In my opinion, Siena is a
very friendly place. The people who go here are
generally friendly, the type who, even if you don't know
them, will smile and hold the door open for you.
As in every college, there's many
types of people here. There's really down-to-earth people, and
there's high-maintenance types. There's people from big cities, and
small towns. The majority of people are from New
York or the surrounding states, but there are people from
ever been to look at large colleges, you are accustomed
to seeing huge lecture halls, which can hold hundreds of
students. Well, that image is not even close to
what Siena is. Classes generally have around 25 students.
This way, you can actually get involved in the
class, and not just sit there and be lectured at.
I find my classes to be worthwhile.
As I said, it's not just a boring lecture.
You actually get involved! In my intro to education
class, for example, we're working in groups to create a
lesson, and then teaching it to the class. You
can't find that kind of thing at most schools.
In my opinion, the majority of
professors are warm and understanding. They want to help
you succeed. While they're not about to be handing
out A's if you don't try, they're there to help.
They are willing to help you on their own
time, even outside of their mandatory office hours. While
there's a few tough teachers out there, there's tough teachers
at every school.
The administration, on the other
hand, is a bit of a pain. Public safety
will treat you like you are still in high school,
which I don't really appreciate. If you stay out
of trouble, however, you won't have much of a problem
The campus is
located in a suburban area, but with easy access to
Albany (Siena students get free bus rides). I like
this. There's the benefits of the city, such as
being able to go to nice restaurants and concerts, but
the benefits of the suburbs, such as not living in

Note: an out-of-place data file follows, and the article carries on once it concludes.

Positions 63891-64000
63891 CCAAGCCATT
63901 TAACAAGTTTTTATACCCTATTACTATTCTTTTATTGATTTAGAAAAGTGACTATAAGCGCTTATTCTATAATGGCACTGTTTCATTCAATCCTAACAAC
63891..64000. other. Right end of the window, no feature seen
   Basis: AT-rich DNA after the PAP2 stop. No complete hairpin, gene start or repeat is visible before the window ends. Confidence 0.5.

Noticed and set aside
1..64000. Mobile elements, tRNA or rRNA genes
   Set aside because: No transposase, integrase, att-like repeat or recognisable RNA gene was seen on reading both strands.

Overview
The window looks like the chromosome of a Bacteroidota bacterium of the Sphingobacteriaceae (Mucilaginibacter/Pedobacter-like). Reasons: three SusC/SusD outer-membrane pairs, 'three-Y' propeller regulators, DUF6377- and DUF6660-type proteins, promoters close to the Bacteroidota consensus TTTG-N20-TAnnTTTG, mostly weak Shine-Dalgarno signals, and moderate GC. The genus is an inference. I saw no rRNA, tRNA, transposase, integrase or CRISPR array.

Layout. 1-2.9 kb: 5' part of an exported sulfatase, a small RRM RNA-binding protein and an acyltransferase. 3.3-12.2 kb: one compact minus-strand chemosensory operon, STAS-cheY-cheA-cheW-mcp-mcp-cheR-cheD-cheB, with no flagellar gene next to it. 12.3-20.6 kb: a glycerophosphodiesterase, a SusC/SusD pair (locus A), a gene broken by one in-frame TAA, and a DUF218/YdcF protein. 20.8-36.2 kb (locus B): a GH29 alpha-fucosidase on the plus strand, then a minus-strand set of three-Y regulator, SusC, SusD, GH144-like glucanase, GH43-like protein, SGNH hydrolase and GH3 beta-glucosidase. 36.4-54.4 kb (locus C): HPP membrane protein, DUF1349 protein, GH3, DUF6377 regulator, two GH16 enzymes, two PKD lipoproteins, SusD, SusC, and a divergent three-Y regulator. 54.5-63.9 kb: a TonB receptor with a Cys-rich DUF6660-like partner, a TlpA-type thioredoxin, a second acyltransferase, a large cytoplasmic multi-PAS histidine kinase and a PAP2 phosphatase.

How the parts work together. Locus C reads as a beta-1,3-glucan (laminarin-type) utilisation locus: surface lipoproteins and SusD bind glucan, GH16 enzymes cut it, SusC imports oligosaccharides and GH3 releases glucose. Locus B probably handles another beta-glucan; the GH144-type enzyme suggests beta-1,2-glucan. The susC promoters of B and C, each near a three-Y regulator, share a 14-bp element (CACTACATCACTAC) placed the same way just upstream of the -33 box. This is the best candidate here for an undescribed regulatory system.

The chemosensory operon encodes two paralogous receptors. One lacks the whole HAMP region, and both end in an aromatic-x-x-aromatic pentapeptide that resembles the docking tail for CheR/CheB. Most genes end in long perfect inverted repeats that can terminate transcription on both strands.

an area that has a bail bonds on every corner.
There's not much to walk to from the campus,
but as I said, you get a free bus ride!
The campus is well-kept. There's plenty of
grassy areas to play a sports game with your friends,
or just lounge about between classes. There's plenty of
foliage, which gets pretty in the fall time, and I
think it's a pleasant area.
can use some updates, such as installing more drains in
the bathroom showers, but overall, it's all right. The
rooms are a bit small, nothing glamorous, but that's college
Things to Do:
a party school. If you're looking for a place
that is pretty lax about students partying, this isn't the
place. Siena can be pretty strict about under-21 students
drinking, especially freshmen.
That being said, some people
party. Some people don't. Whatever you decide to
do, you'll find people who do the same.
There's plenty of things to do, if partying isn't really
your scene. There's a bunch of clubs and intramural
sports. The student union hosts a variety of events
throughout the year. You might be a bit bored
some nights, but you'll find something to do on most
If you've looked on
Siena's webpage, you've probably noticed that it is a Franciscan
Catholic school. Don't worry if you're not Catholic, though.
You're not required to go to mass, or participate
in any kind of religious activity. One of the
required gen-ed courses is a religious one, but you can
take something like “World Religions,” or “Judaism,” and not be
involved in Catholicism at all.
And even though
Siena is a religion-affiliated school,I think that all types of
people are accepted here. I know plenty of people
who are LGBT, or have piercings, or are just different
from the rest of the crowd, and it's not as
if they are treated badly by the school.
people who decide to go to Siena:
housing forms in early, so you don't get put in
a forced triple.
As someone else said, college is what
you make of it. If you get involved, and
find your niche that way, you'll love it.
while it lasts!